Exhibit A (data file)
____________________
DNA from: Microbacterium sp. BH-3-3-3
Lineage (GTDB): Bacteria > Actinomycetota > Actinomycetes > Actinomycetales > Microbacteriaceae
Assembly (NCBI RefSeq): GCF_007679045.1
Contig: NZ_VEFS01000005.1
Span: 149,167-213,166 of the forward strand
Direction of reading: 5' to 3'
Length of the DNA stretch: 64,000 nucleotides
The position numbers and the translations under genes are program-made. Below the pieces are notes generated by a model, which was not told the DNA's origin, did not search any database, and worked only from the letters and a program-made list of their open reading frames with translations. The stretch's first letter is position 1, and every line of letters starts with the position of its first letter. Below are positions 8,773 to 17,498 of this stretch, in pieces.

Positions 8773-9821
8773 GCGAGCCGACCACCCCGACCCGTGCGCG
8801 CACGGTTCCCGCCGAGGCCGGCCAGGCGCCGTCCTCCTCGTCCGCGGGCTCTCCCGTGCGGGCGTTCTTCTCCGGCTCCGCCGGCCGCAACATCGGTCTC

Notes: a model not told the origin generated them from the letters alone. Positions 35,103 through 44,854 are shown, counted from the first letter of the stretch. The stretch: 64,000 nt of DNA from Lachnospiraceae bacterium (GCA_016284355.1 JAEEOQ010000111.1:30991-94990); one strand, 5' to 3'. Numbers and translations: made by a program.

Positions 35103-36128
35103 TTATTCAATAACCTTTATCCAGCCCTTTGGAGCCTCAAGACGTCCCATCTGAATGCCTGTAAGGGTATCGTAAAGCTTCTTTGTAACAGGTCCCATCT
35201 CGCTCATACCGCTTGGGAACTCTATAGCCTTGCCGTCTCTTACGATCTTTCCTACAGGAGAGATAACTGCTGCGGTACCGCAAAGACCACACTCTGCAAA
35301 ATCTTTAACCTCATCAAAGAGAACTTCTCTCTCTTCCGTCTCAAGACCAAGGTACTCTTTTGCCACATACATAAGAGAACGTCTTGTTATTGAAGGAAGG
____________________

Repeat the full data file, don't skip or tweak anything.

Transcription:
DNA from: Microbacterium sp. BH-3-3-3
Lineage (GTDB): Bacteria > Actinomycetota > Actinomycetes > Actinomycetales > Microbacteriaceae
Assembly (NCBI RefSeq): GCF_007679045.1
Contig: NZ_VEFS01000005.1
Span: 149,167-213,166 of the forward strand
Direction of reading: 5' to 3'
Length of the DNA stretch: 64,000 nucleotides
The position numbers and the translations under genes are program-made. Below the pieces are notes generated by a model, which was not told the DNA's origin, did not search any database, and worked only from the letters and a program-made list of their open reading frames with translations. The stretch's first letter is position 1, and every line of letters starts with the position of its first letter. Below are positions 8,773 to 17,498 of this stretch, in pieces.

Positions 8773-9821
8773 GCGAGCCGACCACCCCGACCCGTGCGCG
8801 CACGGTTCCCGCCGAGGCCGGCCAGGCGCCGTCCTCCTCGTCCGCGGGCTCTCCCGTGCGGGCGTTCTTCTCCGGCTCCGCCGGCCGCAACATCGGTCTC

Notes: a model not told the origin generated them from the letters alone. Positions 35,103 through 44,854 are shown, counted from the first letter of the stretch. The stretch: 64,000 nt of DNA from Lachnospiraceae bacterium (GCA_016284355.1 JAEEOQ010000111.1:30991-94990); one strand, 5' to 3'. Numbers and translations: made by a program.

Positions 35103-36128
35103 TTATTCAATAACCTTTATCCAGCCCTTTGGAGCCTCAAGACGTCCCATCTGAATGCCTGTAAGGGTATCGTAAAGCTTCTTTGTAACAGGTCCCATCT
35201 CGCTCATACCGCTTGGGAACTCTATAGCCTTGCCGTCTCTTACGATCTTTCCTACAGGAGAGATAACTGCTGCGGTACCGCAAAGACCACACTCTGCAAA
35301 ATCTTTAACCTCATCAAAGAGAACTTCTCTCTCTTCCGTCTCAAGACCAAGGTACTCTTTTGCCACATACATAAGAGAACGTCTTGTTATTGAAGGAAGG